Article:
11-25 year olds are experimenting with drugs later than ten years ago. In question, in particular: the screens, which keep them away from opportunities.
As screens have invaded our daily lives, they have paradoxically kept young people away from drugs! This is one of the many conclusions to be drawn from the new summary book on the addictive practices of young people, published this Wednesday by the French Observatory of Drugs and Drug Addiction (OFDT). A document titled Youth and addictions, which analyzes in 208 pages the consumption paths of 12 million young people aged 11-25 and their impact, and which covers both legal and illegal products and addictions without products (video games, screens, gambling and ).
First bite at 15 years old
The document thus learns that young people tend to experience alcohol, tobacco and cannabis for the first time later than before. Thus, compared to 2005, experimentation starts on average eight months later for tobacco and four months later for cannabis, which is a “considerable” difference, notes the synthesis.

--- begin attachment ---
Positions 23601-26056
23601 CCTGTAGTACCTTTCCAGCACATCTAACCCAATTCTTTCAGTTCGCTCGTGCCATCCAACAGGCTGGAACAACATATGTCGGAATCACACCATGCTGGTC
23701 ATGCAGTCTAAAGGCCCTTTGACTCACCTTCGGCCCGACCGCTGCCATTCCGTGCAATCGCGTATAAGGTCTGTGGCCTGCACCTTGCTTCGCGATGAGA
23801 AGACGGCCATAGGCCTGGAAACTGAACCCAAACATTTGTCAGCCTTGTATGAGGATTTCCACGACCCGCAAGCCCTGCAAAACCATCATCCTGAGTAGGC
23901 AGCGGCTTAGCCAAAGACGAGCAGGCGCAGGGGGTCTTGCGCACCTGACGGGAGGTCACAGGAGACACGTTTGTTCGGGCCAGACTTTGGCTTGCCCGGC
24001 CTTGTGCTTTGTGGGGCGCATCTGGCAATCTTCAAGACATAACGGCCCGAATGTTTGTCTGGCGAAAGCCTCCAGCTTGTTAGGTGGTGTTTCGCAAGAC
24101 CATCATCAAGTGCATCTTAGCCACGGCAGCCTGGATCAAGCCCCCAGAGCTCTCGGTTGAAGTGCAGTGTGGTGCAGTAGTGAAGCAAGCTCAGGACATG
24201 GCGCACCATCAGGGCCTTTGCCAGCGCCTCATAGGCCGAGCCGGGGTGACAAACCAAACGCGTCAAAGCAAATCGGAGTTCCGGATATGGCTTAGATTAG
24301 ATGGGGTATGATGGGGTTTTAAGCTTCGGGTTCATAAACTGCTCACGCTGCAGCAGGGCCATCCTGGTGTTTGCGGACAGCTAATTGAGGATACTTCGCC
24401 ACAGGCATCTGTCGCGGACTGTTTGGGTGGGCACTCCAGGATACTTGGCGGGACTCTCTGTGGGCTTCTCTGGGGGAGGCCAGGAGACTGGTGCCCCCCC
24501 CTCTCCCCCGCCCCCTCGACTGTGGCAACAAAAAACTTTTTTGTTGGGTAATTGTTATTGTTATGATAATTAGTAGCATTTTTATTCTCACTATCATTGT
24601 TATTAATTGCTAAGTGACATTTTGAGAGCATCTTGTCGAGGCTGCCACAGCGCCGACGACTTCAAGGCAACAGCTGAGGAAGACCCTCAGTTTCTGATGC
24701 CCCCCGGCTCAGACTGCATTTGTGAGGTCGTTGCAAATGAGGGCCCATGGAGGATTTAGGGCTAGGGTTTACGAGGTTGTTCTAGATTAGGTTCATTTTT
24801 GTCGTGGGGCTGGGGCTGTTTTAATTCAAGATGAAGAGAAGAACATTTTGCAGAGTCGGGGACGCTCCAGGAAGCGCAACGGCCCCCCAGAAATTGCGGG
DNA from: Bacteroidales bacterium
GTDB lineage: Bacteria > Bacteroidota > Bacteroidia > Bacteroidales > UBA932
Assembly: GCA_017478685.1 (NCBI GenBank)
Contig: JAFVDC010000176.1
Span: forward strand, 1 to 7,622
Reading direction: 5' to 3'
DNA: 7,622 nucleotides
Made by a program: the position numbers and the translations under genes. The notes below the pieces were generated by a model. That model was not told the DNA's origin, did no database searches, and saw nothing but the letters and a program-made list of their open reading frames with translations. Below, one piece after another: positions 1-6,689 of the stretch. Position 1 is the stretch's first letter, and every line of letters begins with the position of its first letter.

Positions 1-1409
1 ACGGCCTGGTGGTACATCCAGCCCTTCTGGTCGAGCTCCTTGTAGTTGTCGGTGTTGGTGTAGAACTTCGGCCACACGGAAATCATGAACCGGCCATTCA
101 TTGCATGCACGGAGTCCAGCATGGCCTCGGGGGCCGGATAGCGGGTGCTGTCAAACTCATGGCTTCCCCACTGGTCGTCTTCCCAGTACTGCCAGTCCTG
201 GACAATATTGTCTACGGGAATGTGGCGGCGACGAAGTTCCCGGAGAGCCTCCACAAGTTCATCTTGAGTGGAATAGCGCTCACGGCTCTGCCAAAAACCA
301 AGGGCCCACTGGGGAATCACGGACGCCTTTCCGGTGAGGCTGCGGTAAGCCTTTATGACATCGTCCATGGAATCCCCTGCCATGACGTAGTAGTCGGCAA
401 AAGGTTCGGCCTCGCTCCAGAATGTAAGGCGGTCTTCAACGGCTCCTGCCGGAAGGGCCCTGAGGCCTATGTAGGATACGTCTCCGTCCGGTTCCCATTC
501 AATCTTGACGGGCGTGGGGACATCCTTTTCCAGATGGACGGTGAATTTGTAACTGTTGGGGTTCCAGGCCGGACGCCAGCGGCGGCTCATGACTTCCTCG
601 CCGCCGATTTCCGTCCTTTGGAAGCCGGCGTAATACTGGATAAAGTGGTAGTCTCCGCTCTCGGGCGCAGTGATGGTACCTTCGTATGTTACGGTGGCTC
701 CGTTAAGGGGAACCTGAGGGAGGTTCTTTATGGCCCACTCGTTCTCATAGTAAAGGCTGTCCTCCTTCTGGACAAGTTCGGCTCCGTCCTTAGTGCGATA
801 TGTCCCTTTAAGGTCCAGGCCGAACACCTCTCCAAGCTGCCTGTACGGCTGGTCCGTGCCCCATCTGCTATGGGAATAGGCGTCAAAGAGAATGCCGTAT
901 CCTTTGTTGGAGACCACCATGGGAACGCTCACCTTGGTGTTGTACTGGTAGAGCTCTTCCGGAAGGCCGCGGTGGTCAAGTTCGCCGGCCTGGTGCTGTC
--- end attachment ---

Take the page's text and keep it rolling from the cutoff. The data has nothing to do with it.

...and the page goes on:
Today, the first drunkenness occurs at 15.2 years old, the first cigarette, at 14 years old and the first joint, at 15.3 years old, details a 2014 study included in the synthesis. According to the OFDT, one of the decline factors is the time spent in front of screens and on the internet.
“The generation born between 2000 and 2005, which is between 11 and 16 years old today, spends much more time connected to screens than the previous generation, which is likely to keep these young people away from a certain number of consume”, explains François Beck, director of the OFDT, quoted by AFP. In fact, the share of young people who go online daily has exploded in 12 years, from 23% in 2003 to 83% in 2015, the report points out.
Another factor relates to the change in behavior of parents, who remain the main role model for young adolescents up to the age of 12-13. These parents consume less alcohol and tobacco than previous generations, which influences young people’s perceptions of these products.
Last factor: public prevention policies, such as the ban on smoking in public places. According to the OFDT, it is not so much the effectiveness of each separate measure that is at the origin of this delay in the age of experimentation. But combined, they have contributed to modifying the environment of young people and to “denormalizing” tobacco.
At the same time, consumption has fallen: the monthly alcohol consumption of 15-year-olds fell from 58% in 2006 to 42% in 2014, daily smoking fell from 18% in 2006 to 15% in 2014, experimentation of cannabis at age 15 having remained stable at 28% between 2006 and 2014.